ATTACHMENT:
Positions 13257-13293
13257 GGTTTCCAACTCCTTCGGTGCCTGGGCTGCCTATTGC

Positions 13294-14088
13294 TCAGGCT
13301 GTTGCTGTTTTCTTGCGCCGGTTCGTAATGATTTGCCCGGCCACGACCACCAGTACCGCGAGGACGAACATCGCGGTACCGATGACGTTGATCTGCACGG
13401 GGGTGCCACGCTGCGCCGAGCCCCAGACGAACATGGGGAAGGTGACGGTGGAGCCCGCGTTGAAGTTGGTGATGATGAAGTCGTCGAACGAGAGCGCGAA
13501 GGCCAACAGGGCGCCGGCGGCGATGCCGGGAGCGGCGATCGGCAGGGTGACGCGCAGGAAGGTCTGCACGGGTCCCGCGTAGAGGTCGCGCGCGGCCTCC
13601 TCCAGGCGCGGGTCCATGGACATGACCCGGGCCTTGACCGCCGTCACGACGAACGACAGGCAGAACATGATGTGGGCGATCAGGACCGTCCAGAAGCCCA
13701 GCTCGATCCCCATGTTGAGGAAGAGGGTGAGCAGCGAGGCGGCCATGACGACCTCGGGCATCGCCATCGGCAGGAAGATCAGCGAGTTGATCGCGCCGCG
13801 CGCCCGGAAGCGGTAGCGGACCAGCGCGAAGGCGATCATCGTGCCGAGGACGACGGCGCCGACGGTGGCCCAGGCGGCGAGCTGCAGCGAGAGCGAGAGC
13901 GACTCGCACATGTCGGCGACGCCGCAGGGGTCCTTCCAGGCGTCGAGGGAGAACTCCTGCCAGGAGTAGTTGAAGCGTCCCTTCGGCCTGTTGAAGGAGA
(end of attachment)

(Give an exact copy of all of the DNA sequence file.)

Positions 13257-13293
13257 GGTTTCCAACTCCTTCGGTGCCTGGGCTGCCTATTGC

Positions 13294-14088
13294 TCAGGCT
13301 GTTGCTGTTTTCTTGCGCCGGTTCGTAATGATTTGCCCGGCCACGACCACCAGTACCGCGAGGACGAACATCGCGGTACCGATGACGTTGATCTGCACGG
13401 GGGTGCCACGCTGCGCCGAGCCCCAGACGAACATGGGGAAGGTGACGGTGGAGCCCGCGTTGAAGTTGGTGATGATGAAGTCGTCGAACGAGAGCGCGAA
13501 GGCCAACAGGGCGCCGGCGGCGATGCCGGGAGCGGCGATCGGCAGGGTGACGCGCAGGAAGGTCTGCACGGGTCCCGCGTAGAGGTCGCGCGCGGCCTCC
13601 TCCAGGCGCGGGTCCATGGACATGACCCGGGCCTTGACCGCCGTCACGACGAACGACAGGCAGAACATGATGTGGGCGATCAGGACCGTCCAGAAGCCCA
13701 GCTCGATCCCCATGTTGAGGAAGAGGGTGAGCAGCGAGGCGGCCATGACGACCTCGGGCATCGCCATCGGCAGGAAGATCAGCGAGTTGATCGCGCCGCG
13801 CGCCCGGAAGCGGTAGCGGACCAGCGCGAAGGCGATCATCGTGCCGAGGACGACGGCGCCGACGGTGGCCCAGGCGGCGAGCTGCAGCGAGAGCGAGAGC
13901 GACTCGCACATGTCGGCGACGCCGCAGGGGTCCTTCCAGGCGTCGAGGGAGAACTCCTGCCAGGAGTAGTTGAAGCGTCCCTTCGGCCTGTTGAAGGAGA